Tire Pressure Monitoring Sensors
Did you buy aftermarket Wheels?
Don’t forget to put in a new set of Tire Pressure Monitoring Sensors into your new wheels.
If you don’t put in a set of TPMS (Tire Pressure Monitoring Sensors) into your new wheels then your dash will alert you that there is a sensor error. This can be quite annoying to turn off every time you get in your car.
I picked up a set of Valve Mounted Sensors from LRS. These 2010-12 Mustang Tire Pressure Monitoring Sensors are sold as a set of 4, 1 kit is all you need for your new wheels on your 2010-2012 Ford Mustang. These particular TPMS sensors are not compatible with 2007-2009 Mustang.
Your Ford Mustang’s TPMS continuously monitors tire pressure
through sensors located in the tires. Because under-inflated tires are hard to detect with the eye the National Highway Traffic Safety Administration, requires that all passenger cars, light trucks, and vans (Gross weight less than 10,000 pounds) be equipped with TPMS starting in model year 2007. For the 2010 Mustang, Ford went to a Schrader Valve mounted TPMS sensor that makes for much easier installation. This same sensor carries over to the 2011 & later Mustangs.
When the TPMS warning light on the instrument panel lights up it means the system has detected at least one tire with pressure below the accepted minimum psi for that vehicle. Ford vehicles use an image of a cross-section of a tire with an exclamation mark inside.
Things You Should Know About TPMS
Whether the vehicle you are working on uses Banded or Valve Mounted bolt-on or snap-in applications, there are several things you should be aware of.
Batteries … All Direct sensors (Banded or Valve Mounted) contain a small battery to power the sensor and transponder. These
batteries are designed to have an estimated life of 10 years or 150,000 miles at which point the batteries will go dead and the
entire sensor will need to be replaced. As battery voltage gets to the low limit, it may cause the TPMS control unit to generate
a diagnostic trouble code. If any tire work is performed as the vehicle nears the 10-year/150,000-mile mark, good preventive
maintenance suggests replacement of all the sensors.
ID … Additionally, each sensor has an identification code which signals its ID to the control module.
(This also tells the control module that it’s reading the right tire signal and not one from a nearby TPMS-equipped vehicle.)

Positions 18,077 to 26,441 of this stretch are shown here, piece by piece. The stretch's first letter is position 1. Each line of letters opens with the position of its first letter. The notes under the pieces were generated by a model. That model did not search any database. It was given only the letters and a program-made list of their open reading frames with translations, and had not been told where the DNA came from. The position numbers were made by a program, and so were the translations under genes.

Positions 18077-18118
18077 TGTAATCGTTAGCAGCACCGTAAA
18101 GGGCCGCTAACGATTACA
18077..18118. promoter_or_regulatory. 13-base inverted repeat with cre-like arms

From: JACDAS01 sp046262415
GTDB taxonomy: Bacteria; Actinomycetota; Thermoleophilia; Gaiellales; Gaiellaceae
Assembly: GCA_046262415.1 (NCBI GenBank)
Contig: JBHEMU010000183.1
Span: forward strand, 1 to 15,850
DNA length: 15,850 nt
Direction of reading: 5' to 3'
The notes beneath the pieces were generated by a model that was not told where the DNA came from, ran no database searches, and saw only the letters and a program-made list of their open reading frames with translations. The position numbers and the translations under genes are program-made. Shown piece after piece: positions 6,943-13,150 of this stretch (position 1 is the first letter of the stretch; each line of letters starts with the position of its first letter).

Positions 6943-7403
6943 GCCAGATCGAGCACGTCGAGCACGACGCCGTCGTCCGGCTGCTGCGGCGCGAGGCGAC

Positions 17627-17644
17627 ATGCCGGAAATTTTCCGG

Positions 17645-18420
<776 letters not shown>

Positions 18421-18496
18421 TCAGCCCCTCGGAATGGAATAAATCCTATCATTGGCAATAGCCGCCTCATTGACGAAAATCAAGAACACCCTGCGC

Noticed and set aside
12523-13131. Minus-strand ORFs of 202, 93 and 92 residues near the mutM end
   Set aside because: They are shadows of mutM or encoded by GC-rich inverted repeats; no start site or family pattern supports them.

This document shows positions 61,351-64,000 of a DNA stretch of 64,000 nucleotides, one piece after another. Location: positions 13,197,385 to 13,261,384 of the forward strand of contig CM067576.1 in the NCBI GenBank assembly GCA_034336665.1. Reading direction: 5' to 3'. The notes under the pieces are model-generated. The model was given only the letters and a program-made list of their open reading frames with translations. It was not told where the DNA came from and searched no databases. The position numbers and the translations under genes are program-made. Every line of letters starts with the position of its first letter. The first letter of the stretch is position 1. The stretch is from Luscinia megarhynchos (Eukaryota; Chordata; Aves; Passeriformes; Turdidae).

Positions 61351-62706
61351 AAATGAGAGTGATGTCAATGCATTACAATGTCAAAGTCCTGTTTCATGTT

Reset … The TPMS needs to keep track of which wheel is which. This means, for example, when the tires are rotated on a “split placard” vehicle – generally a heavy duty application with different front and rear tire pressures – the system must be reset to allow the control module to learn the new position of each sensor.
The reset tool instructs the sensor to send its ID code – with its unique “address” – to the control module so it can recognize the sensor and identify its location. The control module learns where each tire is by the sequence that the sensors are programmed. (Motorcraft TPMS-19)
Tire Rotation … Tire rotation requires that all tires be “re-calibrated” with the TPMS control module on vehicles with
Mounting Tires to Wheels … Special care must be taken when removing or mounting tires on wheels with bolt-on Valve
Mounted sensors, as the sensors can be easily damaged if direct leverage is applied to the sensor. On these wheels, the tire
should be deflated and the valve pushed down into the tire before breaking the tire bead away from the wheel.
(Refer to accompanying graphics or to the vehicle shop manual.)
Aerosol Inflators with Sealant …And as pointed out earlier, tire inflator/sealants should only be used for emergencies, and
with the awareness that TPM sensors can be damaged by the use of these products. The gummy sealant will clog up the valve
and the pressure-sensing port of the sensor. The warning light will go off and the sensor will need to be replaced.